Offline Dr. Jerry K.

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Re: 56 in. circle-saw
« Reply #4 on: April 30, 2004, 04:24:13 AM »
Still can't get the code in for the photo,  but is is uploaded.  Maybe it is viewable in the slideshow.
Dr. Jerry K.

Offline Tom

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Re: 56 in. circle-saw
« Reply #5 on: April 30, 2004, 08:14:20 AM »



extinct

Offline Ron Wenrich

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Re: 56 in. circle-saw
« Reply #6 on: April 30, 2004, 10:40:21 AM »
There is a way to turn logs without a winch.  I had a set of rollers that were mounted to my log deck.  They were on a hinge, so you could put them down when you rolled a log in.

When you had a flat side, you just rolled the log out.  The log would hit the rollers and slide right back onto the carriage.  As long as your headblocks are back far enough, the log would nearly be ready to saw.  Some big logs would have to be nudged over.  For some of the uglier logs, I would add a little diesel to the headblocks.

I turned logs every bit as big as that log by myself.  For huge logs, I'd need a little more weight on the cant hooks.

You probably can make some sort of rollers.  But, it has to be something solid.  Something like a bearing would work on smaller logs, but probably shatter on real heavy stuff.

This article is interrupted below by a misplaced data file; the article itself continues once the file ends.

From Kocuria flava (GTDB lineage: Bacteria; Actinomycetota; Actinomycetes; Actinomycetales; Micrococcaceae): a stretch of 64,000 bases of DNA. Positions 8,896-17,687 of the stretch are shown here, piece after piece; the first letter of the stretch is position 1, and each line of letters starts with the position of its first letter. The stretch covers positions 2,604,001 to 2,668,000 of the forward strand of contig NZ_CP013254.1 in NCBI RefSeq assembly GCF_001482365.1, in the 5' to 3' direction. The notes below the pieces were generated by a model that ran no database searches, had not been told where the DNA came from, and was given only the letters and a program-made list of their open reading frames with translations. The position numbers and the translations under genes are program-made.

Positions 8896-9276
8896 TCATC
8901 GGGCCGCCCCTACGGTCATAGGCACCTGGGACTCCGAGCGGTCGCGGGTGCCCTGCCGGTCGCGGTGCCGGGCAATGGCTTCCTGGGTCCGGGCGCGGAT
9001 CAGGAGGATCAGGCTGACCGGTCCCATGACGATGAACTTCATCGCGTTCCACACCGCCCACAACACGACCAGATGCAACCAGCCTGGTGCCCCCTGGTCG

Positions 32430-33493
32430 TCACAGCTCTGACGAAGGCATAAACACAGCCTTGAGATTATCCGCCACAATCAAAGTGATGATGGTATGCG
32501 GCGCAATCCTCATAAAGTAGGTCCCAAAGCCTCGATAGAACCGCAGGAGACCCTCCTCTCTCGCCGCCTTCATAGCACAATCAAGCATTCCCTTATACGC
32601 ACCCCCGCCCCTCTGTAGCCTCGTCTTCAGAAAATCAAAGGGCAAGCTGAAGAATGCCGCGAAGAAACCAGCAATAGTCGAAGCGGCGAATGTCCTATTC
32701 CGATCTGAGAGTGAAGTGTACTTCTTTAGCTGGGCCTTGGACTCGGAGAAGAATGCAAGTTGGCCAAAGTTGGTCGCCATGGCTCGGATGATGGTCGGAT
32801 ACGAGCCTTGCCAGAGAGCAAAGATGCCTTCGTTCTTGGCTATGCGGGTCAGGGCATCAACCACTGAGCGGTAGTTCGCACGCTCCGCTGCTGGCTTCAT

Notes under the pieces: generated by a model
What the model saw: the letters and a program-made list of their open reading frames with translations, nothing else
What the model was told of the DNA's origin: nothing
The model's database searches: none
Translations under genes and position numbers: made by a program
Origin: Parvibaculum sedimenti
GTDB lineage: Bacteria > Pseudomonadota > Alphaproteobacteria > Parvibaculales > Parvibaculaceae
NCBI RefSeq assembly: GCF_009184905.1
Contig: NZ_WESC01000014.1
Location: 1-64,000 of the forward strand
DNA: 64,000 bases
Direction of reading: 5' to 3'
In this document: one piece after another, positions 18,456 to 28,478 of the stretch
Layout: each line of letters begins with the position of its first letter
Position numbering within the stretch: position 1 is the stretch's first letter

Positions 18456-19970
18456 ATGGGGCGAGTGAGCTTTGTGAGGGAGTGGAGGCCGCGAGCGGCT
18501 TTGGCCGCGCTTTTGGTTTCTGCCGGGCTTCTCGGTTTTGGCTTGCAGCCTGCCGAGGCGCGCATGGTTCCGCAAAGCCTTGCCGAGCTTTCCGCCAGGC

Never under estimate the power of stupid people in large groups.

Offline D._Frederick

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Re: 56 in. circle-saw
« Reply #7 on: April 30, 2004, 01:46:13 PM »
Out here in the NW, most of the manual mills used "1/2 moons" to turn logs.  They were two half circles of blade steel about 12 to 16 inch in diameter and had a length of pipe welded between the halves. They were mounted to the log deck and were rotated to the up position for turning a log. The sawn side of the log was rolled  on top of the 1/2 moons, which caused the log to be kicked back on the carriage.

That steam traction engine lookes to be in rough shape from sitting out in the weather, I hope know one is brave enough to fire it up. About three years ago, one exploded at a fair and killed a half dozen people. Out here, these old engines have to be certified by the state before a fire can be build in them.

Offline Sawyerfortyish

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Re: 56 in. circle-saw
« Reply #8 on: April 30, 2004, 08:39:32 PM »
I ran an American mill for 18 yrs but this picture has me confused :-/ Is this a left hand mill? The man is on the left the log and carrige on the right comming towards me. I see the splitter just going into the log on the right. If this were a right hand mill which is what most of us run the man should be on the right the log and carrige on left . Or was I out in the sun to long today ???